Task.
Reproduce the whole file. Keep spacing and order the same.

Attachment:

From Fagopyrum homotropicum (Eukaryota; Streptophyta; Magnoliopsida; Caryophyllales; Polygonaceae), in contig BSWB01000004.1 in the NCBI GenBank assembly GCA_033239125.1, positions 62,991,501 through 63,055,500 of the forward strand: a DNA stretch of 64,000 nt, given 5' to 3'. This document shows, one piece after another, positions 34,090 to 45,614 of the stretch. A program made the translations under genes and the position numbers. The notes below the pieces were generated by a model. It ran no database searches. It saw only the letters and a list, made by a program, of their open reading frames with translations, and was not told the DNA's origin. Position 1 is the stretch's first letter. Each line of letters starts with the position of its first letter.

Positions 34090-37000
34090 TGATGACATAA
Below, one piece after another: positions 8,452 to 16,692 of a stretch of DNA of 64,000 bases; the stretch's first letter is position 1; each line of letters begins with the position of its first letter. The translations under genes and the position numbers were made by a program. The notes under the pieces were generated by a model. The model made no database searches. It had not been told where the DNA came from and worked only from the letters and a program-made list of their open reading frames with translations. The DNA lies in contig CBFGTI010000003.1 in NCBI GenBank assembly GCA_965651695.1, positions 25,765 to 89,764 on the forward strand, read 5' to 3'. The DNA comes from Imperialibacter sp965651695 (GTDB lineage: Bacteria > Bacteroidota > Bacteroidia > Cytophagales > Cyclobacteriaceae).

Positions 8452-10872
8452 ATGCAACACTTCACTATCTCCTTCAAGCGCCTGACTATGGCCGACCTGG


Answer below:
From Fagopyrum homotropicum (Eukaryota; Streptophyta; Magnoliopsida; Caryophyllales; Polygonaceae), in contig BSWB01000004.1 in the NCBI GenBank assembly GCA_033239125.1, positions 62,991,501 through 63,055,500 of the forward strand: a DNA stretch of 64,000 nt, given 5' to 3'. This document shows, one piece after another, positions 34,090 to 45,614 of the stretch. A program made the translations under genes and the position numbers. The notes below the pieces were generated by a model. It ran no database searches. It saw only the letters and a list, made by a program, of their open reading frames with translations, and was not told the DNA's origin. Position 1 is the stretch's first letter. Each line of letters starts with the position of its first letter.

Positions 34090-37000
34090 TGATGACATAA
Below, one piece after another: positions 8,452 to 16,692 of a stretch of DNA of 64,000 bases; the stretch's first letter is position 1; each line of letters begins with the position of its first letter. The translations under genes and the position numbers were made by a program. The notes under the pieces were generated by a model. The model made no database searches. It had not been told where the DNA came from and worked only from the letters and a program-made list of their open reading frames with translations. The DNA lies in contig CBFGTI010000003.1 in NCBI GenBank assembly GCA_965651695.1, positions 25,765 to 89,764 on the forward strand, read 5' to 3'. The DNA comes from Imperialibacter sp965651695 (GTDB lineage: Bacteria > Bacteroidota > Bacteroidia > Cytophagales > Cyclobacteriaceae).

Positions 8452-10872
8452 ATGCAACACTTCACTATCTCCTTCAAGCGCCTGACTATGGCCGACCTGG